Kindelberger is right to raise the role of credit, but he doesn't see its wider social context. What newcomer to marxism has not sighed in irritation as they open Capital and find an apparently pointless discussion as to how in a commodity private labour presents itself as its opposite - social labour. But the point Marx is making is that there is a division of labour, but in a commodity, capitalist economy our mutual dependence goes unrecognised. In the 1920s there was a well-established worldwide division of labour, in which the USA produced most of the world's cars while Malaysia specialised in the export of tin and rubber. We need tin to make solder joints and for various other uses in car production. Any engineer can work out how much tin we need to make a car, and how much to make 660,000 cars (US production in March 1929). It's even easier to work out how much rubber goes in a tyre. But under capitalism nobody makes those calculations - that would be the way in a planned economy. Nobody knows how much tin or rubber or how many cars the world needs. In a global economy dominated by commodity production individual capitalists plough their lonely furrow, concerned only with the making of money.
But when the car factories started laying workers off, and by December 1929 were only churning out 92,000 cars, that was bad news for tin and rubber workers in Malaysia. The little local difficulty in Detroit became a global crash. That is what credit does - it generalises local problems as well as it generalises local prosperity. It drops us all in the same thing together, whether we know it or not. Credit is one of the ways we are all drawn into the world economy as cogs. It is one way a global division of labour is established behind the backs of the participants.
We have seen that the economist Thomas Wilson was right when he noted that the market slump "reflected in the main the change which was already apparent in the industrial situation". But the financial collapse in turn reacted back on the fundamentals. By 1929 one and a half million people had been drawn in to playing the stock market. It was these little people who were most likely to be suckered in the wake of Black Tuesday. Of course as the ordinary folk who had lost everything pulled their belts in so tight it almost cut them in half, then they certainly were going to have to stop running out every year and buying a new car. Very likely they might sell their existing model to get themselves out of a financial hole. This nice supply of cheap nearly-new cars, of course, was further cutting into the market for new cars, and the jobs of car workers. This further piece of bad news would be heard soon enough in Malaysia. The lesson of 1929 was - we're all in this together. The crisis began in the real economy, not on Wall Street. The crash made things worse back there in industrial USA, and all over the world where commodities are produced and exchanged.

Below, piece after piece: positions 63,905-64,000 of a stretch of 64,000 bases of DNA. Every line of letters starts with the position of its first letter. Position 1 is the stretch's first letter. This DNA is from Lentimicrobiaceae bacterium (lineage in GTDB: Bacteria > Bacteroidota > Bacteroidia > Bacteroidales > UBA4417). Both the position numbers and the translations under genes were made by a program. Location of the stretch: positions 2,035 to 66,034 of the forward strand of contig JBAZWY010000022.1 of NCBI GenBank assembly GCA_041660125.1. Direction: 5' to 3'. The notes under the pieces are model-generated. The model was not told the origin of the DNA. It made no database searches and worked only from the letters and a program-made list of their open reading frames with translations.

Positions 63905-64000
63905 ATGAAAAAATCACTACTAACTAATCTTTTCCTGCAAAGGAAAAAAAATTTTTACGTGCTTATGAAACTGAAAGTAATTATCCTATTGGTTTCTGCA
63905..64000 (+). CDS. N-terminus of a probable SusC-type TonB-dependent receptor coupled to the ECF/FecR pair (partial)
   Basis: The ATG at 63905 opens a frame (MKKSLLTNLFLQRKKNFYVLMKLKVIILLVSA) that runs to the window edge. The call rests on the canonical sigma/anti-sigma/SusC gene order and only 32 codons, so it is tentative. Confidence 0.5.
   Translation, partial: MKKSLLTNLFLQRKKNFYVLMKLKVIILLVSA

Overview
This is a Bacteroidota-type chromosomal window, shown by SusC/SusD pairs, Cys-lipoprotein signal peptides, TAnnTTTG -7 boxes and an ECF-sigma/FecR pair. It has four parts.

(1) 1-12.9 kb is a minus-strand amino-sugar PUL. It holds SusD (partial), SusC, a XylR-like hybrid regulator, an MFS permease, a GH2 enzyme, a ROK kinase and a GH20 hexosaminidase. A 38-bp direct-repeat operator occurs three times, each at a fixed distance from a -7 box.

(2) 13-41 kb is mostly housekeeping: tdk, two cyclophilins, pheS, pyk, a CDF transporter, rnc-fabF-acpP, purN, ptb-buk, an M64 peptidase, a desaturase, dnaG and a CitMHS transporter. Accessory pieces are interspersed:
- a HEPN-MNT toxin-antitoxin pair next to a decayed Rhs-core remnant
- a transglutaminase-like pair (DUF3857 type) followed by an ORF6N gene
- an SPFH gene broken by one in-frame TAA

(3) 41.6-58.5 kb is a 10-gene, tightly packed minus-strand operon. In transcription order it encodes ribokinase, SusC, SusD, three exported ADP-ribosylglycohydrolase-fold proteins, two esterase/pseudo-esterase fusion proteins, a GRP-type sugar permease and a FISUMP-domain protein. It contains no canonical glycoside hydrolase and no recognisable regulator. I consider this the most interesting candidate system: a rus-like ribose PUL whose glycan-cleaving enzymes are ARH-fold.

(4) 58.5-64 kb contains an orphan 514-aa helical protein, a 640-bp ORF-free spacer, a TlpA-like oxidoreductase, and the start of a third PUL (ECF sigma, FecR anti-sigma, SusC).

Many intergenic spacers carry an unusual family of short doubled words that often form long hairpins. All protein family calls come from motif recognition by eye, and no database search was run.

The slump spiralled down, in production, trade and money. In 1932 there were 15 million jobless in the States, out of a labour force of 45 million. By the beginning of 1933 American national income had fallen by a third. World trade in this year was less than a third of its 1929 level. Germany was particularly hard hit by the Stock Exchange crash and the subsequent depression. If industrial production in 1929 is taken as 100, by 1932 it was only 53. That statistic, and the failure of the workers' leaders to respond, led straight to the rise of Hitler.
Banks go bust
Most people keep their money in banks. If too many lose their money, the banks go bust. Over this period about 9,000 banks closed their doors in the States. The banks tried to hang on by ruthlessly foreclosing on mortgages, bankrupting swathes of American farmers, especially in the south-western states. As the banks went bust, most people who kept their money in them lost everything. And so on.
In Austria in 1931 the Kredit Anstallt bank, laden with debt, bowed out. The ensuing wave of bankruptcies deepened the crisis throughout Europe.
In Britain the collapse of Kredit Anstallt brought a speculative attack on the pound. The Treasury demanded the minority Labour government of Ramsay MacDonald show its responsibility to the international financiers by cuts in public spending - cuts in benefit, teachers' wages and servicemen's pay. Today this would be called a Structural Adjustment Programme. The Labour government split, was ousted and replaced by a National Government, including Labour renegades, who came to power with a brief to put the boot in to working people. The political repercussions of the Crash, and the slump that followed it were huge. It changed the face of the planet.
To the question - 'will it happen again?' - the answer must be not whether, but when. The bad news from 1929 about bull markets is - the bigger they come, the harder they fall.
October 1st, 1999
- World economy in crisis - The financial panic: where are we now? by Mick Brooks (January 23, 2008)
- Stock market latest: more panic by Mick Brooks (January 23, 2008)
- Panic! by Michael Roberts (January 22, 2008)